3 Fils, Dubai, which offers diners premium Asian cuisine with a Japanese influence in a community-style setting by the harbor. The restaurant aims to enhance customers' dining experience by providing a comfortable atmosphere where they can discover and share new flavors.

Orfali Bros Bistro, Dubai, This restaurant defies conventional norms by continuously exploring the frontiers of cooking to uncover fresh tastes and experiences in food and desserts. Its menu encourages inventiveness, excellence, and happiness, providing an infinite range of culinary options that originate from their kitchen.

LPM, Dubai, is a revered icon in Dubai's culinary landscape. Its unpretentious Mediterranean cuisine is delectable and intended for communal dining.

Reif Kushiyaki, Dubai, Chef-founder Reif Othman's culinary focus on Japanese-style street food steals the spotlight.

Hakkasan, Abu Dhabi, serves an alluring and consistently superb selection of southern Chinese dishes prepared by talented head chef, Lee Kok Hua.

ZumaAbu Dhabi, features a stunning dining area and an extensive Japanese izakaya menu featuring excellent choices which are sure to please patrons.

Coya, Abu Dhabi, offers a heavenly Peruvian dining experience, where Chef Pang Long Chin, prepares contemporary Latin American dishes infused with Japanese and Chinese influences.

Although fast food and cafes remain the most popular F&B options in both cities, there has been a growing trend towards healthier and sustainable food choices. The shift towards healthier food options and the growth of plant-based and vegan offerings in both cities have been significant, with plant-based and organic restaurants gaining more popularity in the coming years. This trend reflects the changing consumer preferences and the increasing awareness of the impact of food choices on personal health and the environment. That is why many restaurant operators are focusing on reducing food waste and using sustainable materials.

Furthermore, the rise of digital technologies and the use of online food delivery platforms have transformed the F&B market in Dubai and Abu Dhabi. Restaurants are increasingly relying on technology to optimize their operations, improve delivery-based models, and enhance customer experiences.

With a constantly evolving scene and increasing demand for diverse dining experiences, Dubai and Abu Dhabi are regularly introducing new concepts and cuisines. According to JLL, the number of F&B outlets has increased by 3.6% and 2.8%, respectively, since 2020. Both emirates continue to attract international F&B brands and concepts, with the entry of new players and expansion plans of existing ones. This influx of international brands further enriches the already diverse F&B scene in both cities.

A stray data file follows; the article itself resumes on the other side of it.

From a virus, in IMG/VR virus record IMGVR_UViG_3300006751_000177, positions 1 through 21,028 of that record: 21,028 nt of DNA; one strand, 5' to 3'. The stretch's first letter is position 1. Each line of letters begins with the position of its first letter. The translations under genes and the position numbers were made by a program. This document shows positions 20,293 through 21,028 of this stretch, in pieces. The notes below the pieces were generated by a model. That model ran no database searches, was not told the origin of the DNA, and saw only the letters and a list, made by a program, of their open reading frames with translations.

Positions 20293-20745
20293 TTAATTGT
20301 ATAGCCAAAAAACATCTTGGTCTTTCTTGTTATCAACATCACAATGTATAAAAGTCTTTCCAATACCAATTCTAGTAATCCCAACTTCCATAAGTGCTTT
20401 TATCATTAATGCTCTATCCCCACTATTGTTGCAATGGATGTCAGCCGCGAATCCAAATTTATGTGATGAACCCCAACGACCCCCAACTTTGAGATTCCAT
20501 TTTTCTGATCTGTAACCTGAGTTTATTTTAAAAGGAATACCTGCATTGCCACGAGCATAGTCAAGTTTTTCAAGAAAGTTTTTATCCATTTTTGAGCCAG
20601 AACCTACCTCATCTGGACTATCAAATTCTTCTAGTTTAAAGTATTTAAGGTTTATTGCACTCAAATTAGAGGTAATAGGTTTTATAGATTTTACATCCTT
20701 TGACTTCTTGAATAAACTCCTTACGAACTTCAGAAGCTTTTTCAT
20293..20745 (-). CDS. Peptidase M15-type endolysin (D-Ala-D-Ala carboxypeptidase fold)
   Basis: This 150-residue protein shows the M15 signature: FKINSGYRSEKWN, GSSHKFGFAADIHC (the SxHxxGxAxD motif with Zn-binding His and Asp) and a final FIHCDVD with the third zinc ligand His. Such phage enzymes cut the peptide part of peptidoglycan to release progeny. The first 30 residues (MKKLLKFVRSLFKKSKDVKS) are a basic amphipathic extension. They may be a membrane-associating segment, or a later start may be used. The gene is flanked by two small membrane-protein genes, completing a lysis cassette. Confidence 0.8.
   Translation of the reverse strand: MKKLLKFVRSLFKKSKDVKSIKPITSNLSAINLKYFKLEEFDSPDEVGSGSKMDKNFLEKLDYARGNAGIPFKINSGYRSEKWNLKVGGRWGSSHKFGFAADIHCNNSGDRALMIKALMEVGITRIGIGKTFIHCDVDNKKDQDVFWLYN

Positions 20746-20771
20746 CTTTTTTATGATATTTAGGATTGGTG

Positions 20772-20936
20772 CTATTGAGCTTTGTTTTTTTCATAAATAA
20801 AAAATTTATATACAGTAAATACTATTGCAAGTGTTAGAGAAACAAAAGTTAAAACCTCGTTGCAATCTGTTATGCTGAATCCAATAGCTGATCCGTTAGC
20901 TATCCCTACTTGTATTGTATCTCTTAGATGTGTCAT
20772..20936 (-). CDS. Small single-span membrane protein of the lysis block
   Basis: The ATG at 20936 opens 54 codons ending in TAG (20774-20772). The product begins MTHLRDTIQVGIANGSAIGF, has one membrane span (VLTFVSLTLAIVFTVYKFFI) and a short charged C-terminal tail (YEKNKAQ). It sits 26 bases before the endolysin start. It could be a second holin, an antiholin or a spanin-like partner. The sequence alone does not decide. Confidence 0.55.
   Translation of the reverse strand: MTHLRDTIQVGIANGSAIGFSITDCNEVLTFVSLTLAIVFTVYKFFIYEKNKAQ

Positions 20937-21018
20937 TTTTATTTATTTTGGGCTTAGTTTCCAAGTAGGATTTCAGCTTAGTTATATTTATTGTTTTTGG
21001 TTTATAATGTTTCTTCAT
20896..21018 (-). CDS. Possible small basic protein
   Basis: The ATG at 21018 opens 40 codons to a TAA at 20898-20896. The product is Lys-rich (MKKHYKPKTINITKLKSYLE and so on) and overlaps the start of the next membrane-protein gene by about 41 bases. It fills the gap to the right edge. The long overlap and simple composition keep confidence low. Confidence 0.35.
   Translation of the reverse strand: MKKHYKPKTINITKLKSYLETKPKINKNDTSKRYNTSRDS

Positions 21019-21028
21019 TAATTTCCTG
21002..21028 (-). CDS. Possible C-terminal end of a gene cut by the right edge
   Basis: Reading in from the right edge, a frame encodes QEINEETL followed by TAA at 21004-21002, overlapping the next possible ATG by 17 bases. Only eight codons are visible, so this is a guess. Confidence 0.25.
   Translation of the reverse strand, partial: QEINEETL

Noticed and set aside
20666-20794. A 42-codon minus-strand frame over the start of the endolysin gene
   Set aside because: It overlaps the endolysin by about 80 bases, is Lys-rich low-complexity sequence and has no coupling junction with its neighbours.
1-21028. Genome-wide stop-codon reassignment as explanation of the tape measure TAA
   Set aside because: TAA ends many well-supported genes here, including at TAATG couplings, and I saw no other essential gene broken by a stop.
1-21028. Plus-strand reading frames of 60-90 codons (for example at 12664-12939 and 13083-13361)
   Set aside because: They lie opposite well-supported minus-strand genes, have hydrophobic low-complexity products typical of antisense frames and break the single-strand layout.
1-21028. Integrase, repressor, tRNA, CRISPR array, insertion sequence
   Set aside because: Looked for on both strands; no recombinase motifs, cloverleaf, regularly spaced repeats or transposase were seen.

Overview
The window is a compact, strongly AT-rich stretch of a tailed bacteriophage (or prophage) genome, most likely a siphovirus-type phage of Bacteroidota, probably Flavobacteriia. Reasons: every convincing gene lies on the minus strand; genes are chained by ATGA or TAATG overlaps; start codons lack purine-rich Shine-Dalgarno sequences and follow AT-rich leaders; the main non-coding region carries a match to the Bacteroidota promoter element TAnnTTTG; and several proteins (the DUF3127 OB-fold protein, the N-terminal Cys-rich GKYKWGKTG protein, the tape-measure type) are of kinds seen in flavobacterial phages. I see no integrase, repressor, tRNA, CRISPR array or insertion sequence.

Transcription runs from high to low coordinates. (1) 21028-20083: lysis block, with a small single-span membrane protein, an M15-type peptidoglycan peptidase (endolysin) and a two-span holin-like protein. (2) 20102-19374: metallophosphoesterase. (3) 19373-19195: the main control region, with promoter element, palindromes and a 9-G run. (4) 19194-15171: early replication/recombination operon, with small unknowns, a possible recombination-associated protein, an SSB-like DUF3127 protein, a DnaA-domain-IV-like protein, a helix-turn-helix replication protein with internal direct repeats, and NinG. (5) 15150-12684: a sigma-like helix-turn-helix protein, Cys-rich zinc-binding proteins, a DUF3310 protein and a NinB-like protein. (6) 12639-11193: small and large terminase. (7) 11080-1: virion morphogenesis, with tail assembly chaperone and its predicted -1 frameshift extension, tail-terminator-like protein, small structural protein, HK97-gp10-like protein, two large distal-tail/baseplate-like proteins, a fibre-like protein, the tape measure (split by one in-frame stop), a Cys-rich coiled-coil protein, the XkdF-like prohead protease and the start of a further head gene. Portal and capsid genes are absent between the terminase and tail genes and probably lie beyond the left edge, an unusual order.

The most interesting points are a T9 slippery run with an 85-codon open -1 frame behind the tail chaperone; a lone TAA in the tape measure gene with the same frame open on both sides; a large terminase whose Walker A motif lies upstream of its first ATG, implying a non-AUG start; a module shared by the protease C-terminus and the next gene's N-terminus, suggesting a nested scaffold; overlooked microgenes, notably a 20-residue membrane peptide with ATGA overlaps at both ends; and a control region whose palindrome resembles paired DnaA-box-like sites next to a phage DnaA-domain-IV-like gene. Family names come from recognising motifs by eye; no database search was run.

The report further states that in 2021, 340 upscale dining establishments were located in Dubai and Abu Dhabi, with the majority (80%) being situated within financial hubs and 5-star hotels. Historically, liquor licenses were only permitted for hotels; however, Dubai’s recent move to eliminate the 30% tax on alcohol sales and relax regulations surrounding liquor licenses is expected to have a significant impact on the region's tourism industry. This change will pave the way for more fine-dining restaurants to open outside of hotels, catering to the local residential population and bolstering the region's culinary landscape.

The dinnertainment sector traditionally dominated by restaurants catering to children's entertainment would offer adults, live music, and table service. However, in recent years, this segment has witnessed a surge in interactive and licensed dinnertainment concepts, following global trends. These concepts offer diners the opportunity to take a break from their meal and engage in activities such as bowling or electronic gaming. The social interaction and overall dining experience have become integral components of the dinnertainment journey. Although dinnertainment is a relatively new concept, it is expected to grow and expand throughout Dubai and Abu Dhabi, particularly as dining experiences become increasingly social in nature.


The main challenge faced by the restaurants sector in both emirates is the high cost of rent with prime locations ranking amongst the priciest in the world, which can put a strain on restaurants’ profit margins. However, lately, landlords are becoming more flexible with their rental agreements, offering shorter lease terms and favorable rental rates to attract tenants.

In conclusion, Dubai and Abu Dhabi's culinary scenes have evolved significantly over the years, reflecting the region's cultural diversity and its residents' evolving preferences. From upscale dining establishments to casual dining and street food markets, these cities offer an extensive and diverse culinary landscape that caters to all tastes and preferences. With a growing population, increasing tourism, and a commitment to promoting the hospitality industry, the food and beverage sector is set to continue growing, cementing Dubai and Abu Dhabi's positions as world-renowned culinary capitals.